NBNZ Business Survey - October 2001
Data Flash (New Zealand)
NBNZ Business Survey - October 2001
Business confidence has plunged since the terror attacks in the US on 11 September. A net 19% of respondents now expect a deterioration in general business conditions. In the September survey, a net 13% had expected improved conditions. In seasonally adjusted terms, the fall in confidence is a little less pronounced. However, the seasonal factors for this series are unstable and should be treated with caution.
Firms' expectations regarding their own trading prospects, while still positive, have also declined dramatically, with just a net 18% of respondents now expecting improved trading conditions, down from 39% last month. This level of optimism is consistent with 2% annual GDP growth over the coming year. We are currently updating and GDP projections. Our preliminary analysis indicates that GDP growth of 1% will prove closer to the mark, suggesting that this indicator will fall further in subsequent surveys.
Consistent with the much bleaker economic outlook, the various other real activity indicators contained in the survey are uniformly weaker, with investment intentions (especially commercial construction), profit expectations and employment intentions all down sharply. While a net 35% of manufacturers expect export sales to increase, this is the lowest level of confidence recorded since the Asian crisis.
While overall pricing intentions moderated further, retailers pricing intentions were little changed with a net 29% expecting to raise prices over the next six months. This probably reflects the renewed weakness of the NZD. Year-ahead inflation expectations fell to 2.8% from 2.9% last month.
The latest NBNZ survey confirms the change of mood depicted in the earlier QSBO business survey. The fall in the firms' expectations of their own trading prospects was broadly in line with our expectations.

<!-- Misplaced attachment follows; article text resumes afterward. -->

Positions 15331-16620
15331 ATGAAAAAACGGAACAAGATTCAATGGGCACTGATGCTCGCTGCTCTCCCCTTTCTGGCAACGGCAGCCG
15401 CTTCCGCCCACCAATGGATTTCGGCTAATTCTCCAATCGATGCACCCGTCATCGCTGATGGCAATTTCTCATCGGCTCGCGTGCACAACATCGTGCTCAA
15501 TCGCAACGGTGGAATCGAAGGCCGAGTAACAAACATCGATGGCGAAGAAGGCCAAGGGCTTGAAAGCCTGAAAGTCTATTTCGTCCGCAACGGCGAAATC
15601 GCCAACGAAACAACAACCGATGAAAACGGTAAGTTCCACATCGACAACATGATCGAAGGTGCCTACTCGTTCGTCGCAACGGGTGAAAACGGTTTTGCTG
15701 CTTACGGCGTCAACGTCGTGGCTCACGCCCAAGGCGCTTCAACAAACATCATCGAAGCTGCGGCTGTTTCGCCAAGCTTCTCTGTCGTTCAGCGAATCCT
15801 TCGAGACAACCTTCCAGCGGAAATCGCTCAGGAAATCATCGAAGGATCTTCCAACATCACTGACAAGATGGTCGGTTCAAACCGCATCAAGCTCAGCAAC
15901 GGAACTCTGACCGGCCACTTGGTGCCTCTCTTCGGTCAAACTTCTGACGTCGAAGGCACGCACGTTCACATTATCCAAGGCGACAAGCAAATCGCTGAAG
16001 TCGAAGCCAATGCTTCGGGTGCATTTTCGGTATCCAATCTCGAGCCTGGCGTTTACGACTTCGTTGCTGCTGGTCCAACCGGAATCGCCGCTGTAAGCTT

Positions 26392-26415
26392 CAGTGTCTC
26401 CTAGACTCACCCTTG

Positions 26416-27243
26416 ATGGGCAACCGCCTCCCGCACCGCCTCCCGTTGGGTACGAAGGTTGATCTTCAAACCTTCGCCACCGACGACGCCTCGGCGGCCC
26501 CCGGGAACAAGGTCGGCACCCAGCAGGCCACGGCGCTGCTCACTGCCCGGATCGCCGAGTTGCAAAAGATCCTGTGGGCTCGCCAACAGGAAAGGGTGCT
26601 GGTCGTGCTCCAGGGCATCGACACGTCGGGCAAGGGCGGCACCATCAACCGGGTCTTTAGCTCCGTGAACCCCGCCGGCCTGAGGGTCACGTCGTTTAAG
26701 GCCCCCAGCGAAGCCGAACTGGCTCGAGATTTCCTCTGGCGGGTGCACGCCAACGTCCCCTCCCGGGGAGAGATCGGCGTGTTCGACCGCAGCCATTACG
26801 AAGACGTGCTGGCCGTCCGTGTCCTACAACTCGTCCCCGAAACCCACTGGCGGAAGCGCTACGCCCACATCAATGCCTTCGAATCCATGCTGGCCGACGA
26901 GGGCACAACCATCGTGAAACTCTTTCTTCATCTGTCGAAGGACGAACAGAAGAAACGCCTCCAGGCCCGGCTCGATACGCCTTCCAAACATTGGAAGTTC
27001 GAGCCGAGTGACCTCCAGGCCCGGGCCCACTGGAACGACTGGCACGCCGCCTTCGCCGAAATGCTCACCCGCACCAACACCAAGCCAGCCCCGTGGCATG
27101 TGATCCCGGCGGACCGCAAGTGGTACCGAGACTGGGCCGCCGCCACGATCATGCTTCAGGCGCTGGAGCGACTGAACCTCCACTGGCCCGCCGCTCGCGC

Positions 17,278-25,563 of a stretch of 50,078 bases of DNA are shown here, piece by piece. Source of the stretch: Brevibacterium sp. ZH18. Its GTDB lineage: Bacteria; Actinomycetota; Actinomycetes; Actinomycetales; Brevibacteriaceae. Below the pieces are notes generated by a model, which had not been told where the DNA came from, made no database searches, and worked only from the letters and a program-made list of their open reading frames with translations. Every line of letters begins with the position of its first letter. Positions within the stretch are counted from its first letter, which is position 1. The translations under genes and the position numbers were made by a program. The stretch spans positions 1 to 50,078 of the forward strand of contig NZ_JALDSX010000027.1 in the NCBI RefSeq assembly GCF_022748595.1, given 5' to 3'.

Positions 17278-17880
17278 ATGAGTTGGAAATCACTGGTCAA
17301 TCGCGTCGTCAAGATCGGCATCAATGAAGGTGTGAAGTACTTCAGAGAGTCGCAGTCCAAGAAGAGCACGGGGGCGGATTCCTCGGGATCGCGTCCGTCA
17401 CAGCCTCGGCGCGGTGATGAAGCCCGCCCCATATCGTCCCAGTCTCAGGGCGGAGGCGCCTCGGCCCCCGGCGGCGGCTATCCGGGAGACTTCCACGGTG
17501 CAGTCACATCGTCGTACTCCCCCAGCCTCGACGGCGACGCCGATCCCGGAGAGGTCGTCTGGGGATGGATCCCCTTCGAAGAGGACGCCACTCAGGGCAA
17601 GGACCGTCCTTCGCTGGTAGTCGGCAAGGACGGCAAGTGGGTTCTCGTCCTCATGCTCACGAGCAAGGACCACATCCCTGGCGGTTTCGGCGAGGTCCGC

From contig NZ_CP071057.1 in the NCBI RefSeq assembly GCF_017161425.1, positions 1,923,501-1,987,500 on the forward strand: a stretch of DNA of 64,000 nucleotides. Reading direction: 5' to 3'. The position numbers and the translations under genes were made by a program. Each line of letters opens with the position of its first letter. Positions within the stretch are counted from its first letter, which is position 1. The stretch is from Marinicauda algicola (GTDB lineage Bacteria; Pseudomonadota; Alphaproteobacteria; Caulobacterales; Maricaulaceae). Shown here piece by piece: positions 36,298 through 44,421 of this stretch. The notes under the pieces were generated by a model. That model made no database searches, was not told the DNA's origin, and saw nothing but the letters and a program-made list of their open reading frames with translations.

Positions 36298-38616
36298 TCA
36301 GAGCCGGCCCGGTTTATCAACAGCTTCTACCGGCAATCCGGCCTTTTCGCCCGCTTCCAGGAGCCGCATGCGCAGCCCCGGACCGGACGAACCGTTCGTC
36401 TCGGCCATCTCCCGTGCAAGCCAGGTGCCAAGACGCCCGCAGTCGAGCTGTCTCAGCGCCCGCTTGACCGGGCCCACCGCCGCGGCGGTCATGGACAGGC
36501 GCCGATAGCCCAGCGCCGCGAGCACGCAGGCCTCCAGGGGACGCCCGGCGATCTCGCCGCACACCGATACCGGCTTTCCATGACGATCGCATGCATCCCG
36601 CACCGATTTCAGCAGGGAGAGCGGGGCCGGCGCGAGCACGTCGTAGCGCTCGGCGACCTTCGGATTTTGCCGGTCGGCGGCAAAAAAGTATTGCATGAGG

We are currently in the process of updating our quarterly economic forecasts. The latest NBNZ survey fits well with the view that we are developing. Indeed, we think that next month's survey may well show further deterioration. Our provisional forecast for GDP sees growth remaining well below trend over the next 12 months with some risk that either the current quarter, or perhaps Q1 next year, is flat or negative.
Over recent weeks, our view has been that the RBNZ would cut the OCR by 25bps on 14 November with a fair chance of a 50bps cut (35% probability). Over this time, the market has moved from pricing only a small chance of a 50bps cut to now pricing a 100% chance of a 50bps cut. This reflects the continued run of poor global data and, increasingly, emerging evidence of a weakening in domestic prospects.
The accumulation of negative data and the view emerging as we revise our economic forecasts means that we now believe that a 50bps cut is now the most likely outcome on 14 November (70% probability). This would take the OCR to 4.75%. A fuller explanation of our rationale for a 50bps cut is set out in a separate note.
While not our central view at this stage, our bias is that the OCR could fall further early next year if the emerging data - both globally and domestically - remains poor, with little sign of light at the end of the tunnel.
Given continued aggressive easing by central banks globally, and a developing view in the market that New Zealand's economic good luck is about to end, over coming months the market may well begin to flirt with an OCR as low as 4.0% following the Monetary Policy Statement scheduled for 20 March.
Darren Gibbs, Senior Economist
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